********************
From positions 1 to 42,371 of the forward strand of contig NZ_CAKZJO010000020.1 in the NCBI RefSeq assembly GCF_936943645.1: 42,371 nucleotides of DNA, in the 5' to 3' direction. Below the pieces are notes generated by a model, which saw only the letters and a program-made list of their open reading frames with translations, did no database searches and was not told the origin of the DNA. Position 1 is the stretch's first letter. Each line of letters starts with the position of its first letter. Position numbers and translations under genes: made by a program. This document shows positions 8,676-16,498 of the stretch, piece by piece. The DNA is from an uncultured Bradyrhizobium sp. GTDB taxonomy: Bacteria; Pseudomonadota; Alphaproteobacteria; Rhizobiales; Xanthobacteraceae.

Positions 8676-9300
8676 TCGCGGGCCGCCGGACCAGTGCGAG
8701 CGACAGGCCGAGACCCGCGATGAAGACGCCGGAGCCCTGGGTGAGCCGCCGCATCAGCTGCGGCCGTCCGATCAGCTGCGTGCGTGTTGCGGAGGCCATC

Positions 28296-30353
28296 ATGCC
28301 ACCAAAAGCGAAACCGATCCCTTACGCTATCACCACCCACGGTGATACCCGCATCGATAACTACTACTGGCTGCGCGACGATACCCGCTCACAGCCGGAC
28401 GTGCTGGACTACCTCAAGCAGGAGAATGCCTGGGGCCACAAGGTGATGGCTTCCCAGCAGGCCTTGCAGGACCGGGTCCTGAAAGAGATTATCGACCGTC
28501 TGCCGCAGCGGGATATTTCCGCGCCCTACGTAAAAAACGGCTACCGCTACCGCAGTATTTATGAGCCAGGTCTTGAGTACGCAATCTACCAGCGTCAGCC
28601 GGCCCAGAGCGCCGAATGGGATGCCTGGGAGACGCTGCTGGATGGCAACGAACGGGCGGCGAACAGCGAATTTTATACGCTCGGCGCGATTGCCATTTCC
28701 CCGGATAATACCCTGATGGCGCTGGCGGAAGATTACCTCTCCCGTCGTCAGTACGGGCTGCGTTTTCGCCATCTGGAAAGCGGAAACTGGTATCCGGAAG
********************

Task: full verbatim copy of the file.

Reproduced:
From positions 1 to 42,371 of the forward strand of contig NZ_CAKZJO010000020.1 in the NCBI RefSeq assembly GCF_936943645.1: 42,371 nucleotides of DNA, in the 5' to 3' direction. Below the pieces are notes generated by a model, which saw only the letters and a program-made list of their open reading frames with translations, did no database searches and was not told the origin of the DNA. Position 1 is the stretch's first letter. Each line of letters starts with the position of its first letter. Position numbers and translations under genes: made by a program. This document shows positions 8,676-16,498 of the stretch, piece by piece. The DNA is from an uncultured Bradyrhizobium sp. GTDB taxonomy: Bacteria; Pseudomonadota; Alphaproteobacteria; Rhizobiales; Xanthobacteraceae.

Positions 8676-9300
8676 TCGCGGGCCGCCGGACCAGTGCGAG
8701 CGACAGGCCGAGACCCGCGATGAAGACGCCGGAGCCCTGGGTGAGCCGCCGCATCAGCTGCGGCCGTCCGATCAGCTGCGTGCGTGTTGCGGAGGCCATC

Positions 28296-30353
28296 ATGCC
28301 ACCAAAAGCGAAACCGATCCCTTACGCTATCACCACCCACGGTGATACCCGCATCGATAACTACTACTGGCTGCGCGACGATACCCGCTCACAGCCGGAC
28401 GTGCTGGACTACCTCAAGCAGGAGAATGCCTGGGGCCACAAGGTGATGGCTTCCCAGCAGGCCTTGCAGGACCGGGTCCTGAAAGAGATTATCGACCGTC
28501 TGCCGCAGCGGGATATTTCCGCGCCCTACGTAAAAAACGGCTACCGCTACCGCAGTATTTATGAGCCAGGTCTTGAGTACGCAATCTACCAGCGTCAGCC
28601 GGCCCAGAGCGCCGAATGGGATGCCTGGGAGACGCTGCTGGATGGCAACGAACGGGCGGCGAACAGCGAATTTTATACGCTCGGCGCGATTGCCATTTCC
28701 CCGGATAATACCCTGATGGCGCTGGCGGAAGATTACCTCTCCCGTCGTCAGTACGGGCTGCGTTTTCGCCATCTGGAAAGCGGAAACTGGTATCCGGAAG